Canola Gains Ground
Great Plains farmers seeking to increase wheat yields turn to canola with the help of experts.
Seed Companies are helping farmers increase wheat yields in the Great Plains by encouraging them to incorporate canola as part of their rotation.
Unlike spring canola production, which has been used in northern states such as North Dakota and Montana, winter canola serves as a rotational crop for winter wheat in areas of Texas, Oklahoma, Kansas and beyond.
However, climate restrictions in states with severe summers have led some farmers to plant wheat on the same land for 50, or even 100 years in a row.
“If that’s all they’re growing, they aren’t getting the yields they need to be sustainable,” says Heath Sanders, a canola field specialist for the Great Plains Canola Association.
Research from Oklahoma State University shows that canola can increase wheat yields 10 percent to 15 percent. However, Sanders has seen on-farm data show up to a 30 percent increase.
“It’s a significant bump,” he says. “If you get a 30 percent increase each year, after three years, you’re gaining almost an entire year’s worth of profit.
Yield increases have also been noted when canola is planted in rotation with soybeans and grain sorghum.
Cody Daft, a DuPont Pioneer field agronomist for the Western Business Unit, agrees the benefits are substantial. “We plant close to 6 million acres of wheat, a lot of which is continuous,” Daft says. “In addition to cleaning up those fields, canola is also a broadleaf crop with a taproot so we see an increase in soil tilth.”
Steve Marten of Marten Farms in Holliday, Texas, has been farming canola for about five years, despite the drought. “It’s so beneficial to get away from monoculture,” Marten says. “Any other rotational crop we’ve had in the past has been another grass crop like oats, so it’s good to have a broadleaf option.”
The yield benefits for wheat are a great bonus, but the canola is also quite valuable, even though it was originally considered just a natural herbicide, according to Josh Lofton, an Oklahoma State University cropping systems specialist.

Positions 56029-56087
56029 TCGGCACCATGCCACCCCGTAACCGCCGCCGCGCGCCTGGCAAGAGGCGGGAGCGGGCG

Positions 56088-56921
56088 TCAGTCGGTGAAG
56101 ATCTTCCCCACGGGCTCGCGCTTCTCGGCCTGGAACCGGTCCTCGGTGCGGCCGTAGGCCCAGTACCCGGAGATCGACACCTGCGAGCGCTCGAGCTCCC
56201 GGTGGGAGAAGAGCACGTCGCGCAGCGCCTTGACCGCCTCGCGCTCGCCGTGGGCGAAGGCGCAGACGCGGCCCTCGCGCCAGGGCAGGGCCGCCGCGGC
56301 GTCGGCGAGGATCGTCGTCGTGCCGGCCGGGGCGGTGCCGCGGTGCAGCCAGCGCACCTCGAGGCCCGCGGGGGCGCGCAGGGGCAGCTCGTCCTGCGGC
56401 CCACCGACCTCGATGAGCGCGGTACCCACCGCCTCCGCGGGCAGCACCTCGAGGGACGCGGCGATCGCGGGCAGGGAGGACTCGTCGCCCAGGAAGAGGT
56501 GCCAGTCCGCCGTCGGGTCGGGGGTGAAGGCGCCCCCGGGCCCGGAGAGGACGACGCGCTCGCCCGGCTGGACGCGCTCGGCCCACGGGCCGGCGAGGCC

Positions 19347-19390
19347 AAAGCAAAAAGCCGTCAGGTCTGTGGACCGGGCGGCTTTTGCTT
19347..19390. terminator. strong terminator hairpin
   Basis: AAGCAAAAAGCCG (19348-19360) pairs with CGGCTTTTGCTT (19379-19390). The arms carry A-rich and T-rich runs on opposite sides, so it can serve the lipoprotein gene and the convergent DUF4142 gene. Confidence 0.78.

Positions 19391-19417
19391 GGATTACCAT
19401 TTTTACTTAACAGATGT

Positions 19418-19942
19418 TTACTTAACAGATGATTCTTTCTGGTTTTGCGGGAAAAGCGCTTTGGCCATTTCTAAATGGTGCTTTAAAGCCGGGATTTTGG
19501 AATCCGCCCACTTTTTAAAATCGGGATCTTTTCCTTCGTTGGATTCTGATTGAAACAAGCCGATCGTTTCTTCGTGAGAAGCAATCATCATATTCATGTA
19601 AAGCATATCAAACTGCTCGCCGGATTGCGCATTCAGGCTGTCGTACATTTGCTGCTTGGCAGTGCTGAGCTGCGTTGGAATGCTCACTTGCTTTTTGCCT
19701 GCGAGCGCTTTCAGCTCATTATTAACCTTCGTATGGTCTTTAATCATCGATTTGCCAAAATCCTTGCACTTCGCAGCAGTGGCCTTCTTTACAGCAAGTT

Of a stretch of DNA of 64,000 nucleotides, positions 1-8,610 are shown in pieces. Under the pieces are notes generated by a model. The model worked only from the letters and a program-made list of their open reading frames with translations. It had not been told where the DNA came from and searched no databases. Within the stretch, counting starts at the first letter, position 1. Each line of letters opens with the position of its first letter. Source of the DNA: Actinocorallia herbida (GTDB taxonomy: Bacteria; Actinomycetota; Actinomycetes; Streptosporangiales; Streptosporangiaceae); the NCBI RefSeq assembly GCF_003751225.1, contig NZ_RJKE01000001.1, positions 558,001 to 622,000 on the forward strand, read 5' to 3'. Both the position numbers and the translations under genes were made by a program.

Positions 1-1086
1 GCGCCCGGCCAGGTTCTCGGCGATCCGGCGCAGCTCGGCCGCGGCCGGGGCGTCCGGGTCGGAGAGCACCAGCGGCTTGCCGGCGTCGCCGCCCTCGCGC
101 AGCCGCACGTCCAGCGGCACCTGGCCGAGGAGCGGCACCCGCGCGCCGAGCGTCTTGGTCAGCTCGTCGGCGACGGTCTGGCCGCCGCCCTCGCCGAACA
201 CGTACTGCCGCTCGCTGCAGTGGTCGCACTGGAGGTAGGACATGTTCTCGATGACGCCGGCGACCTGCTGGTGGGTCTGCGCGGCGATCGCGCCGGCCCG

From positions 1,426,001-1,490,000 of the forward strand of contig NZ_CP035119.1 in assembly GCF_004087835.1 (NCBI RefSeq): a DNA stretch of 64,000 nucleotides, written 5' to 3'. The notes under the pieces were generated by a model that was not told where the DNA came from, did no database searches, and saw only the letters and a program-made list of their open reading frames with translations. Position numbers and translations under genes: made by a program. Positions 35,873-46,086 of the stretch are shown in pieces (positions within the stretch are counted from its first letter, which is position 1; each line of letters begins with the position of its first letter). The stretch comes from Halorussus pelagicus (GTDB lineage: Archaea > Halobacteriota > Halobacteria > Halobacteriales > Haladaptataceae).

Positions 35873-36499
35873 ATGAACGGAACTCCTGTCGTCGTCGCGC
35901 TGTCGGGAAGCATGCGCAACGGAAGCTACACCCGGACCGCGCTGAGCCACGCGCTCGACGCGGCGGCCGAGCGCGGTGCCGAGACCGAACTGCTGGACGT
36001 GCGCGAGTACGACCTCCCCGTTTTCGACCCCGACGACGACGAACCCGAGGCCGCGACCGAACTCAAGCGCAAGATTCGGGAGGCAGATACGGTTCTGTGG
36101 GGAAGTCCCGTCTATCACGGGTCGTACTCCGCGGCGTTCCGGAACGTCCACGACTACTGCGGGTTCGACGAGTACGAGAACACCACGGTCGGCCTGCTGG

“Twelve years ago, we were just using it to clean up wheat fields, but it has turned into a potentially very profitable crop,” Lofton says, noting that canola also provides a great flowering crop for honeybee forage.
Mark Torno, diverse field crops marketing manager for Winfield Solutions, LLC, a Land O’Lakes company, has been working with canola in North Dakota for 20 years.
“There are two main reasons for farmers to bring in a crop like canola,” Torno says. “Usually, they are considering it as a rotation crop for wheat, but it’s also about making money.”
Canola oil is the third largest source of vegetable oil in the world, following soybean oil and palm oil. Use continues to grow and the market has typically been strong for this healthy option.
Plus, there are few additional input investments. For seed costs, he explains farmers are looking at $28 to $30 an acre for canola and around $28 for dual purpose wheat.
“It’s very comparable,” says Eric Devuyst, an Oklahoma State University professor and Extension economist.
However, canola prices have dropped in recent years, in some cases as much as 25 percent. Still, Devuyst expects to see the commodity continue to increase in popularity.
“Just because there isn’t a huge economic advantage like we had doesn’t mean farmers won’t be using it,” he says.
Jeff Scott of Scott Farms in Pond Creek, Okla., plans to stick with canola through the decline.
“Using canola allows us to get a premium for our wheat,” he says. “I have the elevators and processors calling me to buy. It works to our advantage to keep canola in the rotation.”
In 2015, there were nearly 1.8 million acres of canola planted in the United States, according to data from the U.S. Department of Agriculture’s National Agricultural Statistics Service. A majority of those acres are spring-planted in northern states such as North Dakota. However, southern states such as Oklahoma and Texas are seeing a growing number of winter canola acreage as the niche crop moves slightly more into the mainstream.